Manchester state lawmakers look to fast-track drug court legislation

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MANCHESTER, NH – Several local lawmakers are promising swift action in fast-tracking legislation to bring a drug court to Manchester.

Led by David Boutin, R-Hooksett, a contingency of legislators gathered at City Hall along with Mayor Ted Gatsas, Police Chief Nick Willard and others, promising to do everything in their power to make sure funding for a statewide grant program goes through so that by early 2016, a new drug court can be up and running in Manchester.

The funding will be appropriated from the general fund for fiscal years 2016 and 2017, said Boutin, and provide grant funding for new and existing New Hampshire drug courts.

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Mayor Ted Gatsas, right, speaks during a press conference at City Hall Tuesday.

“We’re taking bold action to introduce drug court legislation, a problem solving solution that will positively affect the welfare of those working and living in our communities,” Boutin said. “We can all agree that we cannot arrest out way out of the opiate crisis we now face. Drug court is an alternative to arrest and incarceration. It will allow counties to establish new ones and sustain existing ones, targeting those at high risk.”

It’s not a “silver bullet,” solution, but rather one small part of what has to be a concerted effort to provide wrap-around services to those battling addiction, says Judge Kenneth Brown, Associate Justice for the Hillsborough County Superior Court North, who would preside over the drug court in Manchester.

Gatsas said he believes the drug court legislation will receive strong support from the Hillsborough County delegation, many of whom he has “has heard” have reconsidered their previous votes over the summer to not fund a Hillsborough County drug court, Gatsas said.

Drug courts, currently in place in other New Hampshire municipalities, are led by a specially-trained team that would be funded with 50 percent grant funding and 50 percent county funding.

Brown estimated it would realistically take until early February for a drug court to be up and operational.

He talked about the success of the Strafford County drug court, which has been in operation for about a decade. It has reduced recidivism rates among those who complete the program to about 20 percent, compared to the national recidivism rates of 50-60 percent.

“We’ve seen how it can work,” Brown said.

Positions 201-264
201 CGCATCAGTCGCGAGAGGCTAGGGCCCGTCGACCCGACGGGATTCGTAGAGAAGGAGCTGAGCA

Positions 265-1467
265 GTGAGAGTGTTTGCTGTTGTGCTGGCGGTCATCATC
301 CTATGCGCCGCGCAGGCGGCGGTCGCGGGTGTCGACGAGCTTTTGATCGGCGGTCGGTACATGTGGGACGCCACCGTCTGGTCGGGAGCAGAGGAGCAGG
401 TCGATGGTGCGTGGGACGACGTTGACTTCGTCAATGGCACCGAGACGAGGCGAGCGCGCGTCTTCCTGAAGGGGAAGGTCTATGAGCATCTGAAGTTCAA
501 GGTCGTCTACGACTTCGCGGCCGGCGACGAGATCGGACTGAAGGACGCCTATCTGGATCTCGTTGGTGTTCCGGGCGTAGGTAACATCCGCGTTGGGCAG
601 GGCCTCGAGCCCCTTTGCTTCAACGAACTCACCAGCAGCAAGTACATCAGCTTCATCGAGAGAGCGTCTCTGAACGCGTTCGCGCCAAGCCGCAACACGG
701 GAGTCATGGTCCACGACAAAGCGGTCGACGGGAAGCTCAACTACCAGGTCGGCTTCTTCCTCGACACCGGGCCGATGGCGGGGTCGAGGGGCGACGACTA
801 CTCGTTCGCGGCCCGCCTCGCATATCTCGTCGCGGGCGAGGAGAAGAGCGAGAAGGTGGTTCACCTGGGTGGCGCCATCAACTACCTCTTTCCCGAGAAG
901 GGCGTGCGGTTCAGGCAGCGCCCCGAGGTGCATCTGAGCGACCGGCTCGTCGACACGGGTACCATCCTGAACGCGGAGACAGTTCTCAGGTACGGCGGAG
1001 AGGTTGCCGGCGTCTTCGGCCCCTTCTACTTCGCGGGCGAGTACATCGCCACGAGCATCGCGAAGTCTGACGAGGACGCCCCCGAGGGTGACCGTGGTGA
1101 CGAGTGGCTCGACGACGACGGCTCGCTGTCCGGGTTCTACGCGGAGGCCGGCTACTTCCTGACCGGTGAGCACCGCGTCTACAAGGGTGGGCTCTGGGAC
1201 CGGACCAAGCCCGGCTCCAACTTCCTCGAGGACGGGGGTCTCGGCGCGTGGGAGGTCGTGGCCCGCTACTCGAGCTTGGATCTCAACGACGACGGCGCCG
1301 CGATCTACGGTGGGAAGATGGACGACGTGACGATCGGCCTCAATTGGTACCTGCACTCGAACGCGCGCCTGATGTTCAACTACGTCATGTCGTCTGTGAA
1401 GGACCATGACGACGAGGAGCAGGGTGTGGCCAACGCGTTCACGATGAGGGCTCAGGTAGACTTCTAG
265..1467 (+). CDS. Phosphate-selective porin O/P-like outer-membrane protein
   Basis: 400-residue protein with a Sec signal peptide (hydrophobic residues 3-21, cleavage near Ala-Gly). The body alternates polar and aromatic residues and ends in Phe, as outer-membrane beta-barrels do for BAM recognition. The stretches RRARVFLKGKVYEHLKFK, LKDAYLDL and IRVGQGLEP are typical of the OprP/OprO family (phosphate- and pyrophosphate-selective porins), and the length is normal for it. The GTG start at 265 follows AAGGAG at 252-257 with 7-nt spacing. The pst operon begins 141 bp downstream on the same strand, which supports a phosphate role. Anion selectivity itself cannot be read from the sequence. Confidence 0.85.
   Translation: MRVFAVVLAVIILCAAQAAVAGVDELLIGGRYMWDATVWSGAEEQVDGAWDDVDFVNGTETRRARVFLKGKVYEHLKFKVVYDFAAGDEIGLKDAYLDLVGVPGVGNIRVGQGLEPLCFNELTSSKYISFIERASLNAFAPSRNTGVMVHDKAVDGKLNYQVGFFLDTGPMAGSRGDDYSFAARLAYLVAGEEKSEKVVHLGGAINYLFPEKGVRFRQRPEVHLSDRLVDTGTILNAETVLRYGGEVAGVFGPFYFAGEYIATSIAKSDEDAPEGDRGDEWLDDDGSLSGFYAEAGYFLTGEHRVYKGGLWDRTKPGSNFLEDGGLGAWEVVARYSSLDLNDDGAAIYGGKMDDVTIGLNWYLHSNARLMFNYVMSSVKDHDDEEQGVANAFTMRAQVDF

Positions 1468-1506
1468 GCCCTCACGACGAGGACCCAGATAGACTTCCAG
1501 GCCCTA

Sen. Jeb Bradley, R-Wolfeboro, explained that part of the $3M grant will include creation of a new administrative position, Office of the Drug Court Coordinator, for handling grant applications and making sure the courts meet all state and federal standards – including working with local recovery centers to support the addicts on their journey through long-term recovery, which is the ultimate goal.

Manchester Police Chief Nick Willard said the news is welcome.

“I’ve talked incessantly about shrinking the pool of those suffering from the disease of addiction. This is one step in that direction,” Willard said. “If we save one life through drug court, that’s one life that the Manchester Fire Department and firefighters aren’t saving. It’s one less call for service for Narcan use that AMR is going to have to use … When we put the rubber to the road, we need to shrink the addiction pool, and this is one step toward that.”

Fire Chief Jim Burkush said he is in full support of the initiative, and agrees that anything that can be done to reduce the number of emergency calls for overdoses would be welcome. He said his firefighters have, in some instances, treated the same individuals up to nine times for heroin overdoses.

State Rep. Pat Long, D-Manchester, said a key component to the success of a drug court is the proliferation of treatment centers, which would provide the necessary support system that is currently lacking.

The city has one support center, Hope for New Hampshire Recovery, which is primarily staffed with volunteers and only open five days a week, between business hours.

“The key is in reducing the number of drug users – this is what’s using all our resources in the city. Recovery centers are the only entity that closes the circle. Without recovery centers, even a drug isn’t going to create the kind of change we desperately need,” Long said.

Gatsas said in addition to drug court, the city must also make sure there are drug and employment options available to those going through the drug court system, so that they can make restitution, pay fines and rebuild their lives.

“When people are ready to change the opportunity has to be available . That’s why  it’s important that we get this legislation passed as quickly as p0ssible, so we can save lives,” Gatsas said.

 

 

About Carol Robidoux 5278 Articles
Journalist and editor of ManchesterInkLink.com, a hyperlocal news and information site for Manchester, NH.
  • PatG

    Whats the difference between a “drug court” and any other court? Why cant a regular court order whatever punishment and/or treatment a drug court would order? Why do we have to spend extra money for this?

  • John Hilger

    Check out the YouTube video “Who’s The Pusher Now?” by Ellen Bukstel. Award winning music video exposes the true cost of the so-called war on drugs and exposes the financial incentive to incarcerate for profit. More people incarcerated per capita than any other country in the world.

    https: //youtu DOT be/kSw_vILNf6s